Few time ago I got Macbook pro 15 2019 and Macbook pro 16 2019. Both have the same Intel embedded GPU but different eGPUs.
The interesting thing I noticed is 15 2019 reports that dithering is disabled but 16 2019 tells that dithering is active.
It was curious to make binary comparison of the "AppleIntelCFLGraphicsFramebuffer" kext. They are same! There are no any differences. The kext bundle includes metadata file (Info.plist) which describes the driver dependencies as well as parameters passed to the kext for loading. These parameter can control different driver options (BTW including dithering).
I also compared Info.plist between both laptops. They are also same!
…suppose, we have the specific chipset model, say Intel with embedded GPU. At the same time, we have 10+ display vendor with different parameters. It is difficult and not effective approach to release the specific driver to support the specific display. For this reason, EDID specification was invented to tell to the graphics card the display settings. Usually, the EDID value is stored in the display's EEPROM memory and it is being read by the driver on loading to understand how to setup the graphics card framebuffer (width, hight, screen resolution, color scheme, color depth, etc).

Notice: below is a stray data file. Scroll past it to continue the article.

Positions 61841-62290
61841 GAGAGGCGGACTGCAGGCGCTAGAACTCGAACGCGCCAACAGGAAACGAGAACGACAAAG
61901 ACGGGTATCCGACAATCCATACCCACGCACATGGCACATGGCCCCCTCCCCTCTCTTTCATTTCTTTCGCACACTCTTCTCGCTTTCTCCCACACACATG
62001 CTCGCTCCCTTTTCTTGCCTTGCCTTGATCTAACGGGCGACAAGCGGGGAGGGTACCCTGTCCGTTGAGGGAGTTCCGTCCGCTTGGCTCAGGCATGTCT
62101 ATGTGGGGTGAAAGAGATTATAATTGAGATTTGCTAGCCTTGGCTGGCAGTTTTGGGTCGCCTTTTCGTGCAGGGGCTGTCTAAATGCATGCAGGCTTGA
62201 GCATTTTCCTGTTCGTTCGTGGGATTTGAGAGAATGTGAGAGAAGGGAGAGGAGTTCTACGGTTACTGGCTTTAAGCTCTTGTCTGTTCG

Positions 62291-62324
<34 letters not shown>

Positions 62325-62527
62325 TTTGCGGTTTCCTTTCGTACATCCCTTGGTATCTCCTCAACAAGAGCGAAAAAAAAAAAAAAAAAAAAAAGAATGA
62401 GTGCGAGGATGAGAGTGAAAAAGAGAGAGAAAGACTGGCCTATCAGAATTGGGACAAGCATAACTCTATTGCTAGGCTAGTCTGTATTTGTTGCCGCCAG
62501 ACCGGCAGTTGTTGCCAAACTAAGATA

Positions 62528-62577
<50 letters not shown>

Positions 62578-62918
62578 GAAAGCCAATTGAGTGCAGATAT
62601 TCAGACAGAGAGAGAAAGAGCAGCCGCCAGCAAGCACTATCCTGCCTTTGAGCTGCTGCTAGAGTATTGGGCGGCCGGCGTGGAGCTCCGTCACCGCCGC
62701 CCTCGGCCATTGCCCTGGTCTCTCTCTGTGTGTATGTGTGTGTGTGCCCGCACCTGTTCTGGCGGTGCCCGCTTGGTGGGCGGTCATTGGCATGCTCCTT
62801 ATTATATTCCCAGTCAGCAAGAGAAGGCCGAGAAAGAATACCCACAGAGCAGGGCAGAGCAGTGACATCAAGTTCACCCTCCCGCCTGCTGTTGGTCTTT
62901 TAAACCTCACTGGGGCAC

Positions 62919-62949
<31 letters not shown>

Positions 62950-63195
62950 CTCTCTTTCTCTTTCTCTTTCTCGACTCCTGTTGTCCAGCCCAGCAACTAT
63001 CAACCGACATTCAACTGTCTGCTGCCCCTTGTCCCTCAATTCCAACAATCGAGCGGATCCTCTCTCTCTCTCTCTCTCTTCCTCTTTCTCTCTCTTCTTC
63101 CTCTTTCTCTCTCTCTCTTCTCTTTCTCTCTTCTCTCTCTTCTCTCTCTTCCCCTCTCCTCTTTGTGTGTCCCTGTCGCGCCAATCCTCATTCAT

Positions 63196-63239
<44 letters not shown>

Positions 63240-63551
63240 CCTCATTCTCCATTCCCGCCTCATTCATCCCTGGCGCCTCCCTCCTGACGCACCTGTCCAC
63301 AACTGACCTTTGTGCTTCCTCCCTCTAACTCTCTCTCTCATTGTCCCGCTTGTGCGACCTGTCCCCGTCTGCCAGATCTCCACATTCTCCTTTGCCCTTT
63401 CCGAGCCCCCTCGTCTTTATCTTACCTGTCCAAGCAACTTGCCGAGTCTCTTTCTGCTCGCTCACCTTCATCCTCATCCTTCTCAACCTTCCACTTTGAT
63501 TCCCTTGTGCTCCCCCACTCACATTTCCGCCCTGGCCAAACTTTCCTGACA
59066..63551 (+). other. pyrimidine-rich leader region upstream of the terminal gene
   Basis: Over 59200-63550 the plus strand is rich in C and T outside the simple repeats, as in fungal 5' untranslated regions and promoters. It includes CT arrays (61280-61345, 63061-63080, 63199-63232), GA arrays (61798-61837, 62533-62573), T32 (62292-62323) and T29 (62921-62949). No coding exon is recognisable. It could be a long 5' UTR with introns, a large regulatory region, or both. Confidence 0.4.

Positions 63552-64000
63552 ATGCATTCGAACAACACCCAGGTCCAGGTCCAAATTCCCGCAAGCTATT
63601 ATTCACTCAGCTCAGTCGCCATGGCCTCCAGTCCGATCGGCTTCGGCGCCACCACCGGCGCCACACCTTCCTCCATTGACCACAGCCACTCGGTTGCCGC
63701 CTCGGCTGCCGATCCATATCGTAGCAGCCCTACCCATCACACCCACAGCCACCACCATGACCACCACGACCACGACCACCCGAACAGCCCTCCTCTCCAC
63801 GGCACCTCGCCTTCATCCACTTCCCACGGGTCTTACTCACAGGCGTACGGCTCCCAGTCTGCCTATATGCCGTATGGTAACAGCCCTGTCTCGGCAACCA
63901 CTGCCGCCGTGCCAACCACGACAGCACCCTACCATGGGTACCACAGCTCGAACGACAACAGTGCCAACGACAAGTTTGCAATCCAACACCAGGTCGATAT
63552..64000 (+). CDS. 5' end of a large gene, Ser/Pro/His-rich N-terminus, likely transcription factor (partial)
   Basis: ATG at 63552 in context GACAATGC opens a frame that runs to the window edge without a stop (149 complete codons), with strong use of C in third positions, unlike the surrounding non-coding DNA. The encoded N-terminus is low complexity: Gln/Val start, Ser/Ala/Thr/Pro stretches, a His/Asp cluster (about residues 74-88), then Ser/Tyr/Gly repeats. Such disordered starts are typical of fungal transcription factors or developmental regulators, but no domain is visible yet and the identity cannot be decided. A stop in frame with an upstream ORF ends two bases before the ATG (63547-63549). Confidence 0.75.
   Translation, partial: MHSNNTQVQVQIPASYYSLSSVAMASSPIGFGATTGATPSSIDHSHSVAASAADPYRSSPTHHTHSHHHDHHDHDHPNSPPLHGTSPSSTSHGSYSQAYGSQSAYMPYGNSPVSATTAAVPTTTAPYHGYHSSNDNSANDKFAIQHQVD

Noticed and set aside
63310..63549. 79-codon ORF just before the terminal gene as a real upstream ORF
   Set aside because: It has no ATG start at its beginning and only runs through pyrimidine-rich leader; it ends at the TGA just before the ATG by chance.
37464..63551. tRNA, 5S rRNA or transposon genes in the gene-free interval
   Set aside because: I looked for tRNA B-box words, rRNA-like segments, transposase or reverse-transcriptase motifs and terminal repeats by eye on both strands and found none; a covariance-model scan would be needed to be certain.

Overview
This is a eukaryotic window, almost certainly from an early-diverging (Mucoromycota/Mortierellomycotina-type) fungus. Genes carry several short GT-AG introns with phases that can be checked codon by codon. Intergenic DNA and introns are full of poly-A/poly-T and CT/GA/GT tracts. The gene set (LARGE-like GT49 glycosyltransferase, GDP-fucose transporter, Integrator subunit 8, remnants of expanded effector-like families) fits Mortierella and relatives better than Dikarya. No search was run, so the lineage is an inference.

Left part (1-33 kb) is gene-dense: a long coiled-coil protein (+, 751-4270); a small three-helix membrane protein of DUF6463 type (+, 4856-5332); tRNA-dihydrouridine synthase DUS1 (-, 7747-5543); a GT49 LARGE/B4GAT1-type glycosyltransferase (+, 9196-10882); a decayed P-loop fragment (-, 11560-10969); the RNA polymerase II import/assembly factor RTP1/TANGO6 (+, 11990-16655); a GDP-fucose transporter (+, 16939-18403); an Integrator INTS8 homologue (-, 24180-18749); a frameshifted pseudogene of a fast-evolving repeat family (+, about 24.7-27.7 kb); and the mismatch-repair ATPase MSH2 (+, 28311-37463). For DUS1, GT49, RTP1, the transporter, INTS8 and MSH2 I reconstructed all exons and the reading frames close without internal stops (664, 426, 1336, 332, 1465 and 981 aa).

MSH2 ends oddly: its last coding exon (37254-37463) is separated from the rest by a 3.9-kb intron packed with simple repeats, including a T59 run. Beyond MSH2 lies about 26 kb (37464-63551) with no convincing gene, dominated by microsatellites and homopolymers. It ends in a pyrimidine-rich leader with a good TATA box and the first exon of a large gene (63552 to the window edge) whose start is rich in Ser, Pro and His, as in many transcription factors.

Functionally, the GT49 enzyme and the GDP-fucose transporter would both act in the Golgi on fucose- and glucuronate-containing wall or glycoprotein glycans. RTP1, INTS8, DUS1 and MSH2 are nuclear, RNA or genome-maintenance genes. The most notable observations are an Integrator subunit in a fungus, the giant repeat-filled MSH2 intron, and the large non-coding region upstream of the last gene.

So, the idea is to pass the fake EDID to macOS from the user land level to tell the graphics card driver to work with the framebuffer differently. Anyway, if we have 10-bit depth display but the graphics card is unable to produce true 10-bit color, there are no any reason to hold the graphics card in the dithering mode and we can tell to the graphics card driver to work with 8-bit color depth.
At this moment I am thinking on implementation of this idea. If we can set the fake EDID, we can automatically disable dithering for Intel and AMD GPU's. I am not sure whether this will work on the Apple silicon.
Another interesting thing I found which can be used to disable dithering for the Intel GPU.
The Intel GPU kext driver has such function
which controls dithering via the sysctl interface.
To play with it, use the command
sysctl -a | grep forceDither
first, to make sure the Intel GPU is used.
The expected output is:
depending of whether dithering is active.
It can be modified but I am not sure it will have some effects.